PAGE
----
by Fabiola Stein, Sage’s Global Head of Marketing for Sage One
It’s a hectic Tuesday morning — you’re scheduling meetings with investors, emailing the new marketing assistant, and trying to figure out how to improve the way you run your business. Being an entrepreneur means you’re on top of everything your startup needs—even though at times it may not feel like it—but are you taking the time to learn new things so you can recharge and grow, too?
Before you say “I don’t have time for that!” consider tuning in to TED Talks as an easy and edutaining way to inject a little guidance into your personal and professional development. From 11-year-old jazz prodigies to business advice based on New York City trash, TED Talks present a range of topics based on the concept that great ideas can be shared in an average of 18 minutes or less; ideal for busy entrepreneurs.
Here’s a list of my favorite TED Talks for you to add to your personal 2015 “lesson plan.” You may be surprised by what you can learn from a 13-year-old, an Aussie, a couple of failures, and a guy named Simon!
1. Your Body Language Shapes Who You Are (20:55)
Take note of the way you’re sitting right now — it says a lot about who you are. Amy Cuddy is an expert in nonverbal behavior, and her TED Talk demonstrates how confident posture can positively affect your brain and increases your chances for success. Heed her advice, “fake it until you become it,” and that goes for your body language as well. Take a few minutes to be mindful of your body language right before your next big investor or pitch meeting. Maybe even test Cuddy’s advice by striking a “Wonder Woman” pose before the meeting to boost your confidence. Give her nonverbal behavior suggestions a try and notice how your guests respond to your more poised approach.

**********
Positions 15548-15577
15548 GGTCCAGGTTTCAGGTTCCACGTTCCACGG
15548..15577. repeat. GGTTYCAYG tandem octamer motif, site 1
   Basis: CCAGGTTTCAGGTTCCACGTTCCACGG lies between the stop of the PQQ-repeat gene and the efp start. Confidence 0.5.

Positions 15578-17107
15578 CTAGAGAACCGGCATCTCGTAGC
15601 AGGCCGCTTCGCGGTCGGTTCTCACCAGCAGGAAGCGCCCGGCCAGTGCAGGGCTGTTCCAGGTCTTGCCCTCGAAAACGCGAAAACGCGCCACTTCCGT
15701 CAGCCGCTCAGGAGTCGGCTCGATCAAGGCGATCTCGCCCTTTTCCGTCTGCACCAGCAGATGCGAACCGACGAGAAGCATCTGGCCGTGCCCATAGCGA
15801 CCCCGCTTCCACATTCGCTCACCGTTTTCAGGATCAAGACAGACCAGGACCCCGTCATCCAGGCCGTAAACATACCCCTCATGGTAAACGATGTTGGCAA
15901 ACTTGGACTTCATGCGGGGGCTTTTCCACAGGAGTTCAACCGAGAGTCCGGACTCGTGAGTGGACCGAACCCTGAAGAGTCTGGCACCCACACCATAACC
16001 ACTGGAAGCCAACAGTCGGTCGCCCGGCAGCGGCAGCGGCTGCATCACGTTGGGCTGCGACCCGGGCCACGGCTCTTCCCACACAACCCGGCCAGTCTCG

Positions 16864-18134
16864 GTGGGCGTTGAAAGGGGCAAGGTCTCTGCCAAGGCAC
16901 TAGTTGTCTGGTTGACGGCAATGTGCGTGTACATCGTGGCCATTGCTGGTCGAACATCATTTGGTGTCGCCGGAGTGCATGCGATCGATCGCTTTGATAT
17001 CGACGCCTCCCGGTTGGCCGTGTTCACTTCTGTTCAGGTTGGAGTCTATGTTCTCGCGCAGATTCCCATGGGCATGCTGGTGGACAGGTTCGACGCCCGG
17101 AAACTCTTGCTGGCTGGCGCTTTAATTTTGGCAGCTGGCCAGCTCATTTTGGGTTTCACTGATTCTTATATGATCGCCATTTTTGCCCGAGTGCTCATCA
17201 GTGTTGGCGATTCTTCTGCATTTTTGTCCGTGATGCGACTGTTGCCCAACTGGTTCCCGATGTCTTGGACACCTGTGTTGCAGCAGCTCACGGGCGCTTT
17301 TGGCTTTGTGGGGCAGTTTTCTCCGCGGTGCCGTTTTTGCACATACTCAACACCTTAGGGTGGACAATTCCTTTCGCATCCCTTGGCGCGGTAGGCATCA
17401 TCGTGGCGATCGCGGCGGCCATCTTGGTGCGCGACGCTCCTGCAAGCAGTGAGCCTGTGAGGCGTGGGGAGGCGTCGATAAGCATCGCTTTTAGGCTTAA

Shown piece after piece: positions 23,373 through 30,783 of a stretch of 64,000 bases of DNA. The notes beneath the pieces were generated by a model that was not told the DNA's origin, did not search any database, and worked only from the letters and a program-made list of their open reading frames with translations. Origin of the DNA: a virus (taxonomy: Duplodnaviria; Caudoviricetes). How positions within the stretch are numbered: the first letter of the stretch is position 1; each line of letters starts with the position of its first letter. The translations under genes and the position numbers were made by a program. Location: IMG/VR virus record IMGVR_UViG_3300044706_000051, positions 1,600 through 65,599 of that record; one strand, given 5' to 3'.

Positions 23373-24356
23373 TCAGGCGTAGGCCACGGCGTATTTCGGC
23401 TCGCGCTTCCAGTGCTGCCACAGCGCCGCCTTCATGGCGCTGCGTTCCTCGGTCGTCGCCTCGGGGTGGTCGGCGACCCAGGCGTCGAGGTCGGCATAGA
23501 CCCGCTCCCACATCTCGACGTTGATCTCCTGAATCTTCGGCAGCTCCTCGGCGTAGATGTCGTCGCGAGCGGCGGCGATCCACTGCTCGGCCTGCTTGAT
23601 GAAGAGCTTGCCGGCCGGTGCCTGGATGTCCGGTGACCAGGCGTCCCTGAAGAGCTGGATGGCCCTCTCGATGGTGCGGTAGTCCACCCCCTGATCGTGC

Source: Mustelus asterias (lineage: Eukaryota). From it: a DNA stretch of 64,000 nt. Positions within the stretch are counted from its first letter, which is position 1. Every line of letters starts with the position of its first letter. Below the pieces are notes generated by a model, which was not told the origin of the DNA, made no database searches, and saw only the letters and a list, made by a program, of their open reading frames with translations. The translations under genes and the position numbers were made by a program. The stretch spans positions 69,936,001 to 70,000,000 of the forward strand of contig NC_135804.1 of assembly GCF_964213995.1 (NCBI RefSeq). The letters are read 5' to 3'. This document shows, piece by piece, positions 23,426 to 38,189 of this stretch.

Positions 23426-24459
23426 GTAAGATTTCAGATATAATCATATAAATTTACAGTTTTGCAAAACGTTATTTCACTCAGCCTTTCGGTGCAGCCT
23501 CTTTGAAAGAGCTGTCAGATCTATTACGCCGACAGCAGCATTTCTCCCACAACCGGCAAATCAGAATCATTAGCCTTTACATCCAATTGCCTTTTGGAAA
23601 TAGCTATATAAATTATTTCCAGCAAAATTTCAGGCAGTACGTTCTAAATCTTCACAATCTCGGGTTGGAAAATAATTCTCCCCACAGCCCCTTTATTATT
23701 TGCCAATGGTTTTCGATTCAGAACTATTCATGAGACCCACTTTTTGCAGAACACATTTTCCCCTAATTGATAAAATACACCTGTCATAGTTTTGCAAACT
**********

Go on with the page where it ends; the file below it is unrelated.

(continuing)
2. How Leaders Inspire Action (17:57)
There’s good reason why Simon Sinek’s speech is the third most watched video on TED: he demonstrates the power of “why.” Sinek shows how the most influential leaders have achieved great success by connecting their message to a purpose. Using examples like Martin Luther King, Jr. and Steve Jobs, Sinek explains, “People don’t buy what you do, they buy why you do it.” Chances are you have been more focused on “what” you do then “why.” Making a shift to identifying your brand’s purpose is a great way to create a more meaningful connection with your consumer.
3. How to Make Work-Life Balance Work (9:57)
Nigel Marsh asks a very important question that, as an entrepreneur, you need to be able to answer: “What does a life well-lived look like?” Starting your own business is everything you’ve dreamed of, and it’s far too easy to let your other passions disappear because of it. Marsh argues that focusing on business success while neglecting other meaningful relationships and aspects of your life is an unbalanced measure of success. He instead suggests a more balanced approach to work-life balance and offers some ideas worth every businessperson’s time.
4. The Fringe Benefits of Failure (20:58)